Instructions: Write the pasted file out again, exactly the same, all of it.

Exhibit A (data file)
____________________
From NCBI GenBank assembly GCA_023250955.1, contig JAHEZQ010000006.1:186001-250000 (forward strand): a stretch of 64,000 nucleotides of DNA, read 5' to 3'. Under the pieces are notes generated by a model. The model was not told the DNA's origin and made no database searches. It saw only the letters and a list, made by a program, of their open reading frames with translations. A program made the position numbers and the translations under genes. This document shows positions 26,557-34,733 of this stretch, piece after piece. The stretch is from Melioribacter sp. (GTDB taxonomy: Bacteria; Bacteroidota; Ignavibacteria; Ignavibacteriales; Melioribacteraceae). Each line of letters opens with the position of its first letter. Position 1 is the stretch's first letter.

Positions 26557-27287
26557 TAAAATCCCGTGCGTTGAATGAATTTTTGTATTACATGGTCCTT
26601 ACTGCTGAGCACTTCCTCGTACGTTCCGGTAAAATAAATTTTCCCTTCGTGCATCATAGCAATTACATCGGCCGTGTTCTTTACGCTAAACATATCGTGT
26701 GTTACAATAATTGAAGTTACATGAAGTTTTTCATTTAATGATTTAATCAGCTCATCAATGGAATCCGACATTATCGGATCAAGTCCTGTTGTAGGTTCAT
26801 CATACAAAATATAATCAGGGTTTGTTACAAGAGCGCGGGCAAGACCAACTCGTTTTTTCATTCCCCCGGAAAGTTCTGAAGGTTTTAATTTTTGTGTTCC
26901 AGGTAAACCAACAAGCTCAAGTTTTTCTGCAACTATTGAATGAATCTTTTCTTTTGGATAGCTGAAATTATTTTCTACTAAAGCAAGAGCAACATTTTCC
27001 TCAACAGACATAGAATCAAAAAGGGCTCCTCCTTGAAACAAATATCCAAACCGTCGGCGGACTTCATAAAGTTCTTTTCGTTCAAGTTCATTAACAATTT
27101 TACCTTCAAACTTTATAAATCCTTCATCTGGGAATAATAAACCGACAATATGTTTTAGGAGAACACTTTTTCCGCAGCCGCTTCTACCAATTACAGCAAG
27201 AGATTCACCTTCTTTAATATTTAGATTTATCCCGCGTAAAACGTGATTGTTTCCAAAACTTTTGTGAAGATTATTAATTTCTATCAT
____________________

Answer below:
From NCBI GenBank assembly GCA_023250955.1, contig JAHEZQ010000006.1:186001-250000 (forward strand): a stretch of 64,000 nucleotides of DNA, read 5' to 3'. Under the pieces are notes generated by a model. The model was not told the DNA's origin and made no database searches. It saw only the letters and a list, made by a program, of their open reading frames with translations. A program made the position numbers and the translations under genes. This document shows positions 26,557-34,733 of this stretch, piece after piece. The stretch is from Melioribacter sp. (GTDB taxonomy: Bacteria; Bacteroidota; Ignavibacteria; Ignavibacteriales; Melioribacteraceae). Each line of letters opens with the position of its first letter. Position 1 is the stretch's first letter.

Positions 26557-27287
26557 TAAAATCCCGTGCGTTGAATGAATTTTTGTATTACATGGTCCTT
26601 ACTGCTGAGCACTTCCTCGTACGTTCCGGTAAAATAAATTTTCCCTTCGTGCATCATAGCAATTACATCGGCCGTGTTCTTTACGCTAAACATATCGTGT
26701 GTTACAATAATTGAAGTTACATGAAGTTTTTCATTTAATGATTTAATCAGCTCATCAATGGAATCCGACATTATCGGATCAAGTCCTGTTGTAGGTTCAT
26801 CATACAAAATATAATCAGGGTTTGTTACAAGAGCGCGGGCAAGACCAACTCGTTTTTTCATTCCCCCGGAAAGTTCTGAAGGTTTTAATTTTTGTGTTCC
26901 AGGTAAACCAACAAGCTCAAGTTTTTCTGCAACTATTGAATGAATCTTTTCTTTTGGATAGCTGAAATTATTTTCTACTAAAGCAAGAGCAACATTTTCC
27001 TCAACAGACATAGAATCAAAAAGGGCTCCTCCTTGAAACAAATATCCAAACCGTCGGCGGACTTCATAAAGTTCTTTTCGTTCAAGTTCATTAACAATTT
27101 TACCTTCAAACTTTATAAATCCTTCATCTGGGAATAATAAACCGACAATATGTTTTAGGAGAACACTTTTTCCGCAGCCGCTTCTACCAATTACAGCAAG
27201 AGATTCACCTTCTTTAATATTTAGATTTATCCCGCGTAAAACGTGATTGTTTCCAAAACTTTTGTGAAGATTATTAATTTCTATCAT